Midwifery: An Alternative

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Midwifery: An Alternative

By the Editorial Collective

‘Science for the People’ Vol. 5, No. 1, January 1973, p. 16 — 17

Women Act To Control Healthcare (WATCH) is a Chicago based women’s group composed of healthcare workers and consumers concerned about the institutional healthcare services available for women in Chicago. In the past year, we have been working around two related healthcare institutions: the presently existing Chicago Maternity Center on the near west side, and a new institution to be completed in two years, the Women’s Hospital and Maternity Center which will incorporate the present Maternity Center facilities with the ob/gyn departments of Passavant and Wesley Hospitals.

The Chicago Maternity Center is the only remaining institutional service in an urban area that delivers babies at home. WATCH first got interested in the Center when we realized that it offered a unique, personalized maternity service for all women, regardless of their ability to pay; and that with its imminent incorporation into the Northwestern medical complex, home delivery might be phased out. We found that the Maternity Center treated all women equally and with dignity. For the population that now uses the Center ( 45% are Black, 40% Latin, 5% White Appalachian, 5% White middle class), home delivery is a need because: (1) these women cannot afford the fees of traditional hospital care, (2) there is no hospital to meet their ob/gyn needs in their own communities (e.g. Loretto Hospital in Maywood recently closed its ob/gyn ward leaving Maywood without any services, (3) their culture has always regarded childbirth as a natural process to happen at home, or (4) it is disruptive to leave their families for a hospital stay as there is often no-one to stay home with their children. Also, having a baby at home takes away from childbirth the mistaken notion of it being a disease, and makes it a natural process; hence, women have babies, doctors don’t deliver them while women are passive and impatient. Healthcare in this way becomes a human right, as it should be, defined by the women who use the institution.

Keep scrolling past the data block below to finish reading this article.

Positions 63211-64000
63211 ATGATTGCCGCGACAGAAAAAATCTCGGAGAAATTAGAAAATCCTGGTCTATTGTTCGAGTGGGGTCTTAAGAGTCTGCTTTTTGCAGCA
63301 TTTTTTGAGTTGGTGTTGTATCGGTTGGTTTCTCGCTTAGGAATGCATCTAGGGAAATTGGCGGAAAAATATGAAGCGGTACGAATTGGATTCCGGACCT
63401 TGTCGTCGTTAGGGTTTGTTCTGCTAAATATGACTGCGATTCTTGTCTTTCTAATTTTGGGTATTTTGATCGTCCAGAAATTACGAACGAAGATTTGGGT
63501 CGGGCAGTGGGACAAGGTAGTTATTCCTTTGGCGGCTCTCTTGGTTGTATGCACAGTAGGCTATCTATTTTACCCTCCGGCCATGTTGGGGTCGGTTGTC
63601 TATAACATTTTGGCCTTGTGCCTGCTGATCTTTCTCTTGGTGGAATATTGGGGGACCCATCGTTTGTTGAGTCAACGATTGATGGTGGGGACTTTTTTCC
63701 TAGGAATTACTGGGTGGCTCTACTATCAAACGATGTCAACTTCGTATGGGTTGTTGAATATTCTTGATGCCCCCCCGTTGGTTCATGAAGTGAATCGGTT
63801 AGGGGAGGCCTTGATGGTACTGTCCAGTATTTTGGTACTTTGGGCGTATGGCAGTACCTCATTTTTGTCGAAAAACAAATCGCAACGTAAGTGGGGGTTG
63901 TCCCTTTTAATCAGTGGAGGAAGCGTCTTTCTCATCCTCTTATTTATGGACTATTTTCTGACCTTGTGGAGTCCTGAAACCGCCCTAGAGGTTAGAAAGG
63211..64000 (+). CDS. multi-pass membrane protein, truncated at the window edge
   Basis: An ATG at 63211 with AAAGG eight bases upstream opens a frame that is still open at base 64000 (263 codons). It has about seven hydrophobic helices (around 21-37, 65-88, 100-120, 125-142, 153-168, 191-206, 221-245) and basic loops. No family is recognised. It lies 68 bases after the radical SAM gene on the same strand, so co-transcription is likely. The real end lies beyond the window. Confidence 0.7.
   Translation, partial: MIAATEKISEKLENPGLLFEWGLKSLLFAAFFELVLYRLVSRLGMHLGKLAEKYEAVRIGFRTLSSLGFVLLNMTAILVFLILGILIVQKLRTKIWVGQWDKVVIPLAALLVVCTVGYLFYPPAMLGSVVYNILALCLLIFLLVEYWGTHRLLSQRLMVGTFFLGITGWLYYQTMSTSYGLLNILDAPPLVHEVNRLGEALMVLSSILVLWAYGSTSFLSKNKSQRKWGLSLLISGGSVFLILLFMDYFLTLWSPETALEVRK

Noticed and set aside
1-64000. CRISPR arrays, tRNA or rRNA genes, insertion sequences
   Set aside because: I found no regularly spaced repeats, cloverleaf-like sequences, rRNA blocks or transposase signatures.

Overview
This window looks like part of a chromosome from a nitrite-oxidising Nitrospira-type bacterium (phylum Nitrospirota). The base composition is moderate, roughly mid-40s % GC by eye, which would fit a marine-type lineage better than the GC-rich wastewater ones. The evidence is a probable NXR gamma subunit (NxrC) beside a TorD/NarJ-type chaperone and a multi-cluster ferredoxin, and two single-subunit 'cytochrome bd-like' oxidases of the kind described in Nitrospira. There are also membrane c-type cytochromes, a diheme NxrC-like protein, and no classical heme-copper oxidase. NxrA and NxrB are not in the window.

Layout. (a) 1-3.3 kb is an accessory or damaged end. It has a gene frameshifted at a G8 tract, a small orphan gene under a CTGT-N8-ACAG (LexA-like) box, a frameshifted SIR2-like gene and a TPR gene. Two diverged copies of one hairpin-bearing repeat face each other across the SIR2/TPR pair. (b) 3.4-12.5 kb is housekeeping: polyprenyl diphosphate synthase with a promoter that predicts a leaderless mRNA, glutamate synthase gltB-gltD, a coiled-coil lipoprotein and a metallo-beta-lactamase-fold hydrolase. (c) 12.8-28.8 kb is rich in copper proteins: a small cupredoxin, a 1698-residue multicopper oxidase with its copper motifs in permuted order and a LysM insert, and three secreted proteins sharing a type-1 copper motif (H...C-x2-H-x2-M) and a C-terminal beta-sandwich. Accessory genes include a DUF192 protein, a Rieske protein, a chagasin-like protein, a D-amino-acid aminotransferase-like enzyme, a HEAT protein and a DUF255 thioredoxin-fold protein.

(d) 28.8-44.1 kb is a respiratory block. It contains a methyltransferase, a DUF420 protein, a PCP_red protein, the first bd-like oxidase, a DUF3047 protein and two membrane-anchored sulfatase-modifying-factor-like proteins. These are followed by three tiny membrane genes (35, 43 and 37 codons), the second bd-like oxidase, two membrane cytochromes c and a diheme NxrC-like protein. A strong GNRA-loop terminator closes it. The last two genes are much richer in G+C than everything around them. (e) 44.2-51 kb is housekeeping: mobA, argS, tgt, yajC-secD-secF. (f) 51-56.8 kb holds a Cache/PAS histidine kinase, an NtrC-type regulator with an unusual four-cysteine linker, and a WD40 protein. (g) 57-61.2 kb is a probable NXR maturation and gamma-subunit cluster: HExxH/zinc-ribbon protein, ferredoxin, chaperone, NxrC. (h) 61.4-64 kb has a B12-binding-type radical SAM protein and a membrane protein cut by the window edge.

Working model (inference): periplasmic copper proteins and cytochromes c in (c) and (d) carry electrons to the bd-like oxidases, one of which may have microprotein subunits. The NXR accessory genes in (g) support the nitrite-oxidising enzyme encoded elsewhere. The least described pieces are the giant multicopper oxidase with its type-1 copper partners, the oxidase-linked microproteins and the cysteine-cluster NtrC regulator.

With the imminent incorporation of the Maternity Center with the Northwestern medical complex, the survival and expansion of the present Maternity Center facilities are now threatened. WATCH is taking an active role to ensure that with this consolidation women get the kind of healthcare they need. We are presently meeting with health planning groups around the city, e.g. Cook County Hospital, West Side Health Planning Organization, and Citizen’s Health Organization to get support for community obstetrical care. We have raised the following demands to the Boards of the Chicago Maternity Center and the New Women’s Hospital and Maternity Center: that home delivery continue as an option for all women; that the emergency coverage to women who have had no prenatal care continue; that the present Maternity Center located on the near west side remain; that in the new facility rich and poor women receive the same care and benefits; that the new heads of ob/gyn be supportive of home delivery; and that a patient’s committee be set up to evaluate medical care.

On another level, we have discovered that in every country where the infant mortality rate is less than ours. it is the nurse-midwife who gives the predominant care. We are researching what midwifery programs are available in the U.S., what the laws are concerning midwifery practise, where midwives are being used instead of doctors, and the direction midwifery is taking in this country. We are planning on attending the American College of Nurse-Midwives’ Convention to be held in Washington, D.C. to recruit nurse-midwives to work at the Center and to interest nurse-midwives in home delivery.

We see our work around the Chicago Maternity Center and the building of the New Women’s Hospital and Maternity Center as crucial in the larger struggle for women to control their own healthcare. Contact Laura Newman, WATCH, 2059 N. Clifton, Chicago, Illinois 60614, (Tel. 312-348-6225)

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